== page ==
When the Town of Vail looked at transitioning from diesel to alternative fuel buses, they looked to Black & Veatch, a leader in high-power electric vehicle charging infrastructure deployment.
Good things are happening in California. Primarily driven by water scarcity and commitment to resilient infrastructure, communities and organizations across the state are working together to purify and reuse water previously returned to the ocean. Benefits include environmental protection, optimized investment and asset management, and development and maintenance of a more resilient water supply.
Tempe, Arizona sits just east of Phoenix, one of the fastest growing metropolitan areas in the United States. It’s also home to the Sun Devils of Arizona State University (ASU), a leading public research university. Just east of the ASU campus sits the Ocotillo Power Generation Plant. Because of its proximity to the city’s center, this facility has been an iconic part of the Tempe skyline for decades.
Orbital Marine Power, the world’s leading developer of floating tidal stream turbines, appointed Black & Veatch’s UK renewable energy team as Lead Engineering Partner to support technology optimisation and cost reduction engineering as part of the company’s €5m research and development programme.
Yorkshire Water’s £72 million Knostrop Energy & Recycling Facility turns wastewater into energy, generating sufficient electricity to power 7,600 homes. The project, according to local member of parliament Hilary Benn, “is helping to create a lower carbon future in the Lower Aire Valley.”
Aging infrastructure is by far the most challenging issue facing the water, wastewater and stormwater industry in the United States, according to BV’s 2020 Strategic Directions: Water Report. Yet, given persistent sensitivities to rate increases, accessing finance to improve and upgrade the millions of miles of the nation’s water systems often requires alternative and innovative approaches.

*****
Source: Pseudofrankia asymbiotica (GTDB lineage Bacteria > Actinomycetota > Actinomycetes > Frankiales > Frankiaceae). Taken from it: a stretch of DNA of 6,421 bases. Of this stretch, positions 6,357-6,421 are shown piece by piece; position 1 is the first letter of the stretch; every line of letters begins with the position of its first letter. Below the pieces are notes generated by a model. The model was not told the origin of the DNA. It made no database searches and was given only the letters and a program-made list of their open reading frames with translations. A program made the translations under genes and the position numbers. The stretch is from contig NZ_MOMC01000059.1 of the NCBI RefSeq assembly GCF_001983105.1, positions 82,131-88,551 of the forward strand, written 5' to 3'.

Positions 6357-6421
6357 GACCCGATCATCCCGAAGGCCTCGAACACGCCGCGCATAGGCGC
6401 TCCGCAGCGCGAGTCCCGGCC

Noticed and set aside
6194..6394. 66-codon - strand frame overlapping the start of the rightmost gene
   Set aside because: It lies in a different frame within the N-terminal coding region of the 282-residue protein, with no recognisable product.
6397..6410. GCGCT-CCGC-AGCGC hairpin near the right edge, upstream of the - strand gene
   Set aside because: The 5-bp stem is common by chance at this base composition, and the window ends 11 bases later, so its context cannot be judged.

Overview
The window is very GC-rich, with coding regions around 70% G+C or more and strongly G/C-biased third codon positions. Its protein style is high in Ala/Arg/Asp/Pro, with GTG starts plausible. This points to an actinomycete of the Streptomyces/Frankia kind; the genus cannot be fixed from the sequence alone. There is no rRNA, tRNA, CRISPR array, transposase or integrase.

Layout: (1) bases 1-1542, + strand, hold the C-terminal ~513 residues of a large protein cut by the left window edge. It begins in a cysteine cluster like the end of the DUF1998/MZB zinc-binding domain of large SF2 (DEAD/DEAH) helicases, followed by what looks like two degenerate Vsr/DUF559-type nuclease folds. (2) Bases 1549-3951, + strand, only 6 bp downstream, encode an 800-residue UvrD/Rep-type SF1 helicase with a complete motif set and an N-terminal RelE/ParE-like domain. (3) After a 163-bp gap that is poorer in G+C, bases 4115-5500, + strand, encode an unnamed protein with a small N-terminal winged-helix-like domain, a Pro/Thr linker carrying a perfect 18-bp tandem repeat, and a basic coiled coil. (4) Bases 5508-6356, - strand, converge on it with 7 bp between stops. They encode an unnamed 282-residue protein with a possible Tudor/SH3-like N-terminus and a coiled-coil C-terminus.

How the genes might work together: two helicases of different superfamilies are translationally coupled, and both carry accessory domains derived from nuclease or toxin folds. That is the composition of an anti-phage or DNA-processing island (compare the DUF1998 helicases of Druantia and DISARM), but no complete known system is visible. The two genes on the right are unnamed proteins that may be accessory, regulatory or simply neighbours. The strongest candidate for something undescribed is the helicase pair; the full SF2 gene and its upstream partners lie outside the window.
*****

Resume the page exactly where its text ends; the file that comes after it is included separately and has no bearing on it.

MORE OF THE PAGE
As the UK seeks to decarbonise, waste-to-energy centres such as Ince Park help meet the challenges of adapting conventional power generation to the evolving energy market.
At the Port of Stockton in Northern California, Nautilus Data Technologies’ (Nautilus) commercial floating water-cooled data center stands docked and ready after Black & Veatch completed commissioning oversight for this first-of-its-kind data center. The data center combines efficiency with resourcefulness, setting a new standard in data center innovation.
In Texas, the scene appeared almost apocalyptic: A powerful mid-February winter storm that blanketed the state with snow, ice and record low temperatures knocked out power and heat to millions of homes and businesses for days. Dozens died, water service was disrupted, and questions abounded about the grid’s vulnerability to cataclysmic weather events at a time of mounting concerns about climate change.
Financial closure for the Black Lough, Three Trees and Enros wind farms, marked another technical due diligence success for Black & Veatch Europe’s renewable energy team. The company was working on behalf of ING Bank, a branch of ING-DiBa AG, a major backer of renewable energy and sustainability projects globally.
More than 90 percent of Scotland’s energy comes from renewables. The lion’s share of that, circa 70 percent, is onshore wind. Among the ways Black & Veatch has supported the development of this resource, and successful drive for decarbonization, is by providing technical due diligence for BayWa r.e.’s acquisition of High Constellation Wind Farm.
Black & Veatch served as programme manager across ten UK sites to create a 348-MW portfolio of short-term operating reserve (STOR) generation assets. STOR assets are a critical to the UK power network; rapidly dispatching power when demand is greater, or generation capacity less, than forecast by the National Grid Electricity System Operator.